Manage your refund safely and easily
Here are a few tips to ensure that your money arrives as quickly and safely as possible, once you have submitted your federal taxes and know you have a refund coming to you. It is also a good time to consider how to get the most out of your money.
The refund process
The fastest way to get your tax refund is to have it electronically deposited into your bank account through the IRS Direct Deposit Program. It’s free to consumers, and it allows you to deposit your refund into as many as three separate accounts. Here are Steps to Take Now to Get a Jump on Your Taxes.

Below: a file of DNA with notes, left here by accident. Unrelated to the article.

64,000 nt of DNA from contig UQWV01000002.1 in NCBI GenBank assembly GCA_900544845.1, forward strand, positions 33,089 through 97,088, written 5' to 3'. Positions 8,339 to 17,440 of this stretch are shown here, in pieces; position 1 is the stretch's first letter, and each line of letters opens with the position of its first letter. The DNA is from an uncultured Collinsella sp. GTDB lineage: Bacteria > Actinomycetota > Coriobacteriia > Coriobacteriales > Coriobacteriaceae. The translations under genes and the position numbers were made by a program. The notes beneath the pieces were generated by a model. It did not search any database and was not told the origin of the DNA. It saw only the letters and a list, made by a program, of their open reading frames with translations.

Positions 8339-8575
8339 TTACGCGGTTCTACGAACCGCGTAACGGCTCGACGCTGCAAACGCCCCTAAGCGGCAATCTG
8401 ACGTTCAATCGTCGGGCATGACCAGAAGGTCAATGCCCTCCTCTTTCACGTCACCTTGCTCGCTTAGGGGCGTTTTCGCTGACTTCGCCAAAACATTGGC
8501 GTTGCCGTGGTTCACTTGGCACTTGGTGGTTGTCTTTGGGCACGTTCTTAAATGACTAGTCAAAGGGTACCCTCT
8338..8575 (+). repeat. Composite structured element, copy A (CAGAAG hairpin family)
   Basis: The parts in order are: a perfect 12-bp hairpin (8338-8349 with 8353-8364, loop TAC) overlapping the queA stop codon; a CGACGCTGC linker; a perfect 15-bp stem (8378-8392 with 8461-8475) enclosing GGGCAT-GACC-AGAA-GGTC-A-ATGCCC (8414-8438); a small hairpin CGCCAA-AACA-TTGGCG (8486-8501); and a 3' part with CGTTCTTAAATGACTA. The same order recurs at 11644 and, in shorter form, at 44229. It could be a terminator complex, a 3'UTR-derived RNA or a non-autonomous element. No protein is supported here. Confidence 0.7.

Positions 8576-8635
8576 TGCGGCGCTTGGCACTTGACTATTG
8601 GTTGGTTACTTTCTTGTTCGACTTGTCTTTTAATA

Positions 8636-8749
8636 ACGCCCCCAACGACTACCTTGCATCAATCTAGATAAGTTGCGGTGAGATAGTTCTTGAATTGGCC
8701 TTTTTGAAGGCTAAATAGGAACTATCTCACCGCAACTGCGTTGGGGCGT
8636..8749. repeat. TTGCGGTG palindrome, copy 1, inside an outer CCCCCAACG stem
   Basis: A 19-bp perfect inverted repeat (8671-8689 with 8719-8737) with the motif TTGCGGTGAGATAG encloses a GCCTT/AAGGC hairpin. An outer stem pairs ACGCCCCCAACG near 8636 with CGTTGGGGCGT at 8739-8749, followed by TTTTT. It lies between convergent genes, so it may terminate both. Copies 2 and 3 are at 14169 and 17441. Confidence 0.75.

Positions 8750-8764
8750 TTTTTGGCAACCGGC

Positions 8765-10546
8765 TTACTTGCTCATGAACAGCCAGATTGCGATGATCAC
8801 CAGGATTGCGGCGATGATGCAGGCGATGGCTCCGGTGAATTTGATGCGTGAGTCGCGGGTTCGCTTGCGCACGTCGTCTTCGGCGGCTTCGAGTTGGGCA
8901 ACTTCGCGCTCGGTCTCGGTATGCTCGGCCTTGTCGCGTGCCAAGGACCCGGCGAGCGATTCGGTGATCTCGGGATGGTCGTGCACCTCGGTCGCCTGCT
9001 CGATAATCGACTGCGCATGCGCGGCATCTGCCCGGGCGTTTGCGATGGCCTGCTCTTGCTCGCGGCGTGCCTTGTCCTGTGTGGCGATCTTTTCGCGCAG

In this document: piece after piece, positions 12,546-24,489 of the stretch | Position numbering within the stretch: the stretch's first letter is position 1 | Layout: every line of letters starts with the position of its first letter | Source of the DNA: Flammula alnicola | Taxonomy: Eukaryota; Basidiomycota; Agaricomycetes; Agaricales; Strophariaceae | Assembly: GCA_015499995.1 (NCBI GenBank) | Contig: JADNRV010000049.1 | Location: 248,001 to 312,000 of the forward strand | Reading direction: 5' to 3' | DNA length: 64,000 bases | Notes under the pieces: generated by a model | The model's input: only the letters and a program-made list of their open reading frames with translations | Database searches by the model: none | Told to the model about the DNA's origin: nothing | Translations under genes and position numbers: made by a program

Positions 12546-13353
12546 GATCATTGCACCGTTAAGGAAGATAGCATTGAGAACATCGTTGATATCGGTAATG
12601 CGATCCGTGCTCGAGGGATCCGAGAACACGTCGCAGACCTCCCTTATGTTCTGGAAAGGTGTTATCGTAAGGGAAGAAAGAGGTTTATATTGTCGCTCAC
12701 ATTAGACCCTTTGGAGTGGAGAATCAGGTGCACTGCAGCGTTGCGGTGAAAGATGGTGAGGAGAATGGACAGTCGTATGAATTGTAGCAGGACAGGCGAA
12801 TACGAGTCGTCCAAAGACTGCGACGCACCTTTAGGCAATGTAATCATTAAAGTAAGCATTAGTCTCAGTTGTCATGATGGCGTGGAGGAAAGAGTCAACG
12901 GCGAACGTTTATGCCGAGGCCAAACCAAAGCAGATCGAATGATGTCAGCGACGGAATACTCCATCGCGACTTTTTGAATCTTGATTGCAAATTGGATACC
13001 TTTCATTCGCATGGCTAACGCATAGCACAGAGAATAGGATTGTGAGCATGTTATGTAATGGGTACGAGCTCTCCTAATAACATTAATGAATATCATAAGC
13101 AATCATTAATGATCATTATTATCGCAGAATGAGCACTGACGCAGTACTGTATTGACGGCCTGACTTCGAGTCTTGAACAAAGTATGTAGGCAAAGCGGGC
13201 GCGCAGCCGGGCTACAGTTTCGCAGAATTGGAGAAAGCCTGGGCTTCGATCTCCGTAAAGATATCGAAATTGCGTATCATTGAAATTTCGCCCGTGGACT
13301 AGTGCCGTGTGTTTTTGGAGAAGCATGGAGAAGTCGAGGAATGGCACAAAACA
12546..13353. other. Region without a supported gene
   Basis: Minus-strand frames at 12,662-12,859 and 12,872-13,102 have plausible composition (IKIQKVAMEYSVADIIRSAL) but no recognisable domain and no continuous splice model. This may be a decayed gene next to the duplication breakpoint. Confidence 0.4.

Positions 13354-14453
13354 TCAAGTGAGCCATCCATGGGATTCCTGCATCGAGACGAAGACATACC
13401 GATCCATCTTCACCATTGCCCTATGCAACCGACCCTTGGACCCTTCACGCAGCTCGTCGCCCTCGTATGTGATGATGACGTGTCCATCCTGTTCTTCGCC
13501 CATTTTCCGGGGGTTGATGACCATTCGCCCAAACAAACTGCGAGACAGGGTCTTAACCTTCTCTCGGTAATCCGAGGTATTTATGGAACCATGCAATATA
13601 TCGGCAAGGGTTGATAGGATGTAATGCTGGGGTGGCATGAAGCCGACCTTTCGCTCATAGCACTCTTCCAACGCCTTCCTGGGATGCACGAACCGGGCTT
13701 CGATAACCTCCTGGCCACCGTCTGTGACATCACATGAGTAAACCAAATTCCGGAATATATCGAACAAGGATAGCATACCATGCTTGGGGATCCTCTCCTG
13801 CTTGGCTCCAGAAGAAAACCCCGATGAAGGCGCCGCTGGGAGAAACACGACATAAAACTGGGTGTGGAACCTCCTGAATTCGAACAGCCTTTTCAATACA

While you can still receive your refund in the form of a paper check, there are several advantages to direct deposit. Not only is it faster, direct deposit is also more secure. Refund checks sent through the mail can be lost, stolen, or returned to the IRS, if undeliverable. If you don’t already have a bank account, this might be the perfect time to open one.
Banking relationships generally begin with a checking or savings account and may lead to low-interest loans and mortgages. A number of banks offer low-fee accounts and no overdraft or nonsufficient funds fees (NSF), such as a BankOn Certified Account. In addition, these accounts may provide free ATM and branch withdrawals.
Banks offer many different types of accounts and programs to fit your needs. To help you choose an account based on what is important to you, use our checklist: How to Pick a Bank Account.